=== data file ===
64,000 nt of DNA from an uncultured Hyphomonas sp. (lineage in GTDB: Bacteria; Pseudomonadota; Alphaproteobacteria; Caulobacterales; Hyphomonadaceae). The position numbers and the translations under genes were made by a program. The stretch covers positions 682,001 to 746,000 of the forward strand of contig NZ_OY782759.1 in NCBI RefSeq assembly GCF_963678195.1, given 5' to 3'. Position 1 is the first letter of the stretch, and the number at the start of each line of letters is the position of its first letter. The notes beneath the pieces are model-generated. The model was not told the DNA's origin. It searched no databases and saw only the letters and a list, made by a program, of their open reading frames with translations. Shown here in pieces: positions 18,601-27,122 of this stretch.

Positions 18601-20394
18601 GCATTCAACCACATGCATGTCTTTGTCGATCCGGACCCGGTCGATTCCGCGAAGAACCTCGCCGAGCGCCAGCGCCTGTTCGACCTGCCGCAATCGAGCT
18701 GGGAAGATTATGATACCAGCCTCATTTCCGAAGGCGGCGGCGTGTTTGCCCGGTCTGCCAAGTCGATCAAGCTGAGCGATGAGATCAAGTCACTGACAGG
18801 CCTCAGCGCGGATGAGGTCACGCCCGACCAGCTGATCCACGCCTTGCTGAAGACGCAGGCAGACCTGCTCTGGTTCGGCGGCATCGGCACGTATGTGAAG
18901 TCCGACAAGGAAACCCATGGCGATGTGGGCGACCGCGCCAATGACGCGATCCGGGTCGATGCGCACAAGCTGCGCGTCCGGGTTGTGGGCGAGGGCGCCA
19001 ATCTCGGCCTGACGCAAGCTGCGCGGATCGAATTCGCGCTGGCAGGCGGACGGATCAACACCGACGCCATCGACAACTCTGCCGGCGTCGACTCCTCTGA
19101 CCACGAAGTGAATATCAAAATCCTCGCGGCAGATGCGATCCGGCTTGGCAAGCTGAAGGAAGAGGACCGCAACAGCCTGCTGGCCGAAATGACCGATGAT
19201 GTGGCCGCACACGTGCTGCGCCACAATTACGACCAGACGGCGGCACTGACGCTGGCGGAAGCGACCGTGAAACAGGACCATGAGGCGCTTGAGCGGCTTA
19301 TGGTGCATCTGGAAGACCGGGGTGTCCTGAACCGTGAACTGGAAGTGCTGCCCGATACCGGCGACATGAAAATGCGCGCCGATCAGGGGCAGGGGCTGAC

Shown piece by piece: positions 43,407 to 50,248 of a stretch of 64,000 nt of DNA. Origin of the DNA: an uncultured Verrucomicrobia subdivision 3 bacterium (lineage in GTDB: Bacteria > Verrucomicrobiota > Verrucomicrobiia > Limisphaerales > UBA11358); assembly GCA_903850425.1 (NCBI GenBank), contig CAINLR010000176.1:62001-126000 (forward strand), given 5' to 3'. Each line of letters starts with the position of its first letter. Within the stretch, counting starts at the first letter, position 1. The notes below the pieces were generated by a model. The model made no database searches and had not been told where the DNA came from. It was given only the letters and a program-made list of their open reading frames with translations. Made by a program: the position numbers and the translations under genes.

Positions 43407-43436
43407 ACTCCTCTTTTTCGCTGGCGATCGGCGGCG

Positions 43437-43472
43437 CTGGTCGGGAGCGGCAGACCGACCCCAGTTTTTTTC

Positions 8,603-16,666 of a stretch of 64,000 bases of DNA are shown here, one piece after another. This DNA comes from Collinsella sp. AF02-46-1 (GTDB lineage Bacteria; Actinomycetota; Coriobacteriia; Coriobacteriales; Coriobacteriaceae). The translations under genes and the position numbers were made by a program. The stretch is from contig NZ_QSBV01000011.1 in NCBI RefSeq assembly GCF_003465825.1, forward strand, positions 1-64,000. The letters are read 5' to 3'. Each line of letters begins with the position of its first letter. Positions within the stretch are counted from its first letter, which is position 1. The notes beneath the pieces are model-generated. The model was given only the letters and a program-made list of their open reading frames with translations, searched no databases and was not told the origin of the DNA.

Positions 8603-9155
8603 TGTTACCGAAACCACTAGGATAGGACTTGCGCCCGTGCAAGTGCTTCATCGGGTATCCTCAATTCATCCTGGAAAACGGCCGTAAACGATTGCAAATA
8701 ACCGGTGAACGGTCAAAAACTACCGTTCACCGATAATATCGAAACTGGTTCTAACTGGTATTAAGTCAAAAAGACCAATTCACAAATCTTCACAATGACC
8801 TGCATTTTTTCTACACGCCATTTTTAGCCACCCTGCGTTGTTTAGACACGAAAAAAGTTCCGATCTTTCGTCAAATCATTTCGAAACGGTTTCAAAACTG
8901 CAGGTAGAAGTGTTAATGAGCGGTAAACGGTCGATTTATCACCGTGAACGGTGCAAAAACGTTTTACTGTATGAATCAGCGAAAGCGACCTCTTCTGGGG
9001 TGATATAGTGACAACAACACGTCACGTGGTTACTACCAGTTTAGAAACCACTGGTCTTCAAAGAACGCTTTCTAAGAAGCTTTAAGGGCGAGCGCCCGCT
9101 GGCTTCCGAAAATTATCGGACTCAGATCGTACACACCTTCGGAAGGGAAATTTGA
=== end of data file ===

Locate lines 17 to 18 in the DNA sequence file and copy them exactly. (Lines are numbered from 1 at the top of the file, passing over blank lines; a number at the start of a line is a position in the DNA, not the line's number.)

Positions 8603-9155
8603 TGTTACCGAAACCACTAGGATAGGACTTGCGCCCGTGCAAGTGCTTCATCGGGTATCCTCAATTCATCCTGGAAAACGGCCGTAAACGATTGCAAATA